En EspaŅol

Q. Who is Mr. Smarty Plants?

A: There are those who suspect Wildflower Center volunteers are the culpable and capable culprits. Yet, others think staff members play some, albeit small, role. You can torture us with your plant questions, but we will never reveal the Green Guru's secret identity.

Help us grow by giving to the Plant Database Fund or by becoming a member

Did you know you can access the Native Plant Information Network with your web-enabled smartphone?

Share

Ask Mr. Smarty Plants

Ask Mr. Smarty Plants is a free service provided by the staff and volunteers at the Lady Bird Johnson Wildflower Center.

Search Smarty Plants
    
 
See a list of all Smarty Plants questions
Can't find the answer in our existing FAQs, submit a question to Mr. Smarty Plants.
Need help with plant identification, visit the plant identification page.
 
rate this answer
1 rating

Wednesday - April 18, 2007

From: Austin, TX
Region: Southwest
Topic: Trees
Title: Mixed native plantings for steep slope in Austin
Answered by: Nan Hampton

QUESTION:

Dear Mr. Smarty Plants: We wrote to you recently about plantings for a fairly steep slope in a park in Austin. We had asked about grasses and perennials. An article about planting on slopes in this month's Organic Gardener recommends a mix of grasses, shrubs and trees because the root systems of each hold the soil at different depths. So we are hoping tht you can recommend some native small trees and shrubs for this part shade area. Thanks for your previous answer. We are using that information as the basis for our plan.

ANSWER:

Here are a few suggestions for shrubs/small trees that do well in Central Texas in partial shade:

Callicarpa americana (American beautyberry)

Ilex decidua (possumhaw)

Ilex vomitoria (yaupon)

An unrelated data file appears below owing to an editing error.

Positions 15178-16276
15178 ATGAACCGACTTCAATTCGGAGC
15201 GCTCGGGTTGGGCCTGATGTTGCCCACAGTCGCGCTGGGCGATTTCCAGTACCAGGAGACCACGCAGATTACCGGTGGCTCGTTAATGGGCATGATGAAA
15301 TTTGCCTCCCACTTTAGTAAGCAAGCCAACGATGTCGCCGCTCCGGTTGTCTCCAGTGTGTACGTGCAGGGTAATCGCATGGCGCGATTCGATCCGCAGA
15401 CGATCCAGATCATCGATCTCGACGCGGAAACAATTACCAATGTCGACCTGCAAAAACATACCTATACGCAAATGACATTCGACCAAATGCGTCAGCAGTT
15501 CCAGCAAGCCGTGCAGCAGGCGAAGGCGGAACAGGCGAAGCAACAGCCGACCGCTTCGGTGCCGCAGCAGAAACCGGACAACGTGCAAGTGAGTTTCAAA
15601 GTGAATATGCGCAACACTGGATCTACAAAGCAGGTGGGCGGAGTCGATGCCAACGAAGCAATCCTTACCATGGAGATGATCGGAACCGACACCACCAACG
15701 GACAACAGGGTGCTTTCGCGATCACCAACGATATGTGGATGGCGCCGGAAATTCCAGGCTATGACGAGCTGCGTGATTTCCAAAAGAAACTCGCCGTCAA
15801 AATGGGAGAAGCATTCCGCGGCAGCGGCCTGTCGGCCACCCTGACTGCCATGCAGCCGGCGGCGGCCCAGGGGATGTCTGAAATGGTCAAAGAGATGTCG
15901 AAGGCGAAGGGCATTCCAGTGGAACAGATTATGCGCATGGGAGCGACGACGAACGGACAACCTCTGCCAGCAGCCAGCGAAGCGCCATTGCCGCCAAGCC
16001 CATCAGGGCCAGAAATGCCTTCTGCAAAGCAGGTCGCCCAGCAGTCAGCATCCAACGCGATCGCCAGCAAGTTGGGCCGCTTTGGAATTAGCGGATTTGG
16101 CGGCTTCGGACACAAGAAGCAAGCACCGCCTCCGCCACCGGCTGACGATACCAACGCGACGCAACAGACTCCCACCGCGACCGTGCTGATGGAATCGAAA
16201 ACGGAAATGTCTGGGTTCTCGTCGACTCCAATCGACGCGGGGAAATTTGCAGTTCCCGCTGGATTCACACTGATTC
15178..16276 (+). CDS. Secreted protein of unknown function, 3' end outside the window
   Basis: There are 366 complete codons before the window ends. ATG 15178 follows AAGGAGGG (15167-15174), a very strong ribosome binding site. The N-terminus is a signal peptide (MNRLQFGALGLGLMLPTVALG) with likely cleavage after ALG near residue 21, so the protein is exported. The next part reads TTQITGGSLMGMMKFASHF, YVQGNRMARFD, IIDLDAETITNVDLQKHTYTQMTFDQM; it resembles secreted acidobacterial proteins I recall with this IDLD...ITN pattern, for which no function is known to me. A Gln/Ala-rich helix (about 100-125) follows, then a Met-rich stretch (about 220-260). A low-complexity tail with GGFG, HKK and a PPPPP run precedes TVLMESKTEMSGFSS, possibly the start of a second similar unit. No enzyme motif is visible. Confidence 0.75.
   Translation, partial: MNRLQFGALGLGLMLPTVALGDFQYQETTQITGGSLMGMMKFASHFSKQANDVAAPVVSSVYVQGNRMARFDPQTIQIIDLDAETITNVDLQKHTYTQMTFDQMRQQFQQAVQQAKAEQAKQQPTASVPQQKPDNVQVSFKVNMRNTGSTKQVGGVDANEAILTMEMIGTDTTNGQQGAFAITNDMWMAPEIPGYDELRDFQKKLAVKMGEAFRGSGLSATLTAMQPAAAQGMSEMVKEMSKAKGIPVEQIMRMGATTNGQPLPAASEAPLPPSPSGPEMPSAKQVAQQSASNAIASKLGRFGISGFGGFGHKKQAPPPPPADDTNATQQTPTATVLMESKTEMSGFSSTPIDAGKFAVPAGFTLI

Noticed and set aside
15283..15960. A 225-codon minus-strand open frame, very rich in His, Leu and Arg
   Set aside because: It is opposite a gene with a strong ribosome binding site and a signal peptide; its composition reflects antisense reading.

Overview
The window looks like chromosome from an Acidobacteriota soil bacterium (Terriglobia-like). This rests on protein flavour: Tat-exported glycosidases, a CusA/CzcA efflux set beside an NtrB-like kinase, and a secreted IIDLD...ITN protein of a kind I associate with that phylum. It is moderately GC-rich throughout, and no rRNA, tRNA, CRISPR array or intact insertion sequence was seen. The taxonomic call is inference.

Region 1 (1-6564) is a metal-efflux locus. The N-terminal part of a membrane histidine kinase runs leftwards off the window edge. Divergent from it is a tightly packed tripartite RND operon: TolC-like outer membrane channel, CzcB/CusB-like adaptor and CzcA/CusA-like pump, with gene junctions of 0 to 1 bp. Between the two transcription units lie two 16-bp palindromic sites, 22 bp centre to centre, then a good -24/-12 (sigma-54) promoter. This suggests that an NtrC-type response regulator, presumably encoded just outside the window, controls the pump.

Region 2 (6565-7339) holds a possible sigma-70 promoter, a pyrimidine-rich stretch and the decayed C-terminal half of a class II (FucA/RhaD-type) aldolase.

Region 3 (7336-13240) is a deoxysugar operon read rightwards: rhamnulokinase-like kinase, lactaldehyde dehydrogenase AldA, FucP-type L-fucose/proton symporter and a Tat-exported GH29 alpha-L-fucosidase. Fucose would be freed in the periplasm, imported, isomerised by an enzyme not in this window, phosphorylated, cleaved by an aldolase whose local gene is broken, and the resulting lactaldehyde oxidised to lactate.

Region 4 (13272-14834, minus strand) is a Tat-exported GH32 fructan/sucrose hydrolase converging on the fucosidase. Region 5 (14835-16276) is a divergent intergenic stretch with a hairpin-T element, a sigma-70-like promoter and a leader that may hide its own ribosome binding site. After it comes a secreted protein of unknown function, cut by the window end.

Pavonia lasiopetala (Texas swampmallow)

Prunus rivularis (creek plum)

Rhus aromatica (fragrant sumac)

Rhus virens (evergreen sumac)

Sophora secundiflora (mescal bean)

You can do your own search and see more choices by selecting "Hill Country Horticulture" from the Special Collections on our Native Plants Database page and then choosing the "Narrow your search by location, characteristics or growing conditions" option.


Callicarpa americana

Ilex decidua

Ilex vomitoria

Pavonia lasiopetala

Prunus rivularis

Rhus aromatica

Rhus virens

Sophora secundiflora

 

 

More Trees Questions

Transplanting large trees in Austin, TX
March 30, 2007 - Hello, I'm new to Austin and live in Circle C Subdivision off of Hwy 45 and Spruce Canyon. We would like to plant a couple of trees that will provide shade. I've read your Q&As but would like ad...
view the full question and answer

Tree for caliche soil in Cochise County, Arizona
August 15, 2012 - What trees will thrive in areas of moderate caliche soil in southeast Arizona? My property is at 4,200 feet of elevation. Thanks for your help
view the full question and answer

Mexican Sycamore trees grown from seed
November 15, 2011 - If someone is selling an alleged Mexican Sycamore grown from a seed harvested from a mature tree growing in Austin, is it likely to be a TRUE Mexican Sycamore -- or has it most likely been pollinated ...
view the full question and answer

Trees native to Long Island, NY
November 06, 2010 - My question is: What are the main trees that were native to Long Island before all other trees began to be brought into Long Island?
view the full question and answer

Native maples for the Austin, TX area
May 21, 2005 - I am new to the state of Texas. I lived in Canada all of my life and miss my maple trees. Are maple trees (green or red leafed varieties) able to thrive in Austin?
view the full question and answer

Smarty Plants's Facebook profile Support the Wildflower Center by Donating Online or Becoming a Member today.

Mr. Smarty Plants wants you to be his Facebook friend. Click the Facebook icon to add yourself to Mr. Smarty Plants list of friends.
E-NEWSLETTER | BECOME A MEMBER | DONATE NOW | MEDIA | SITEMAP
© 2014 Lady Bird Johnson Wildflower Center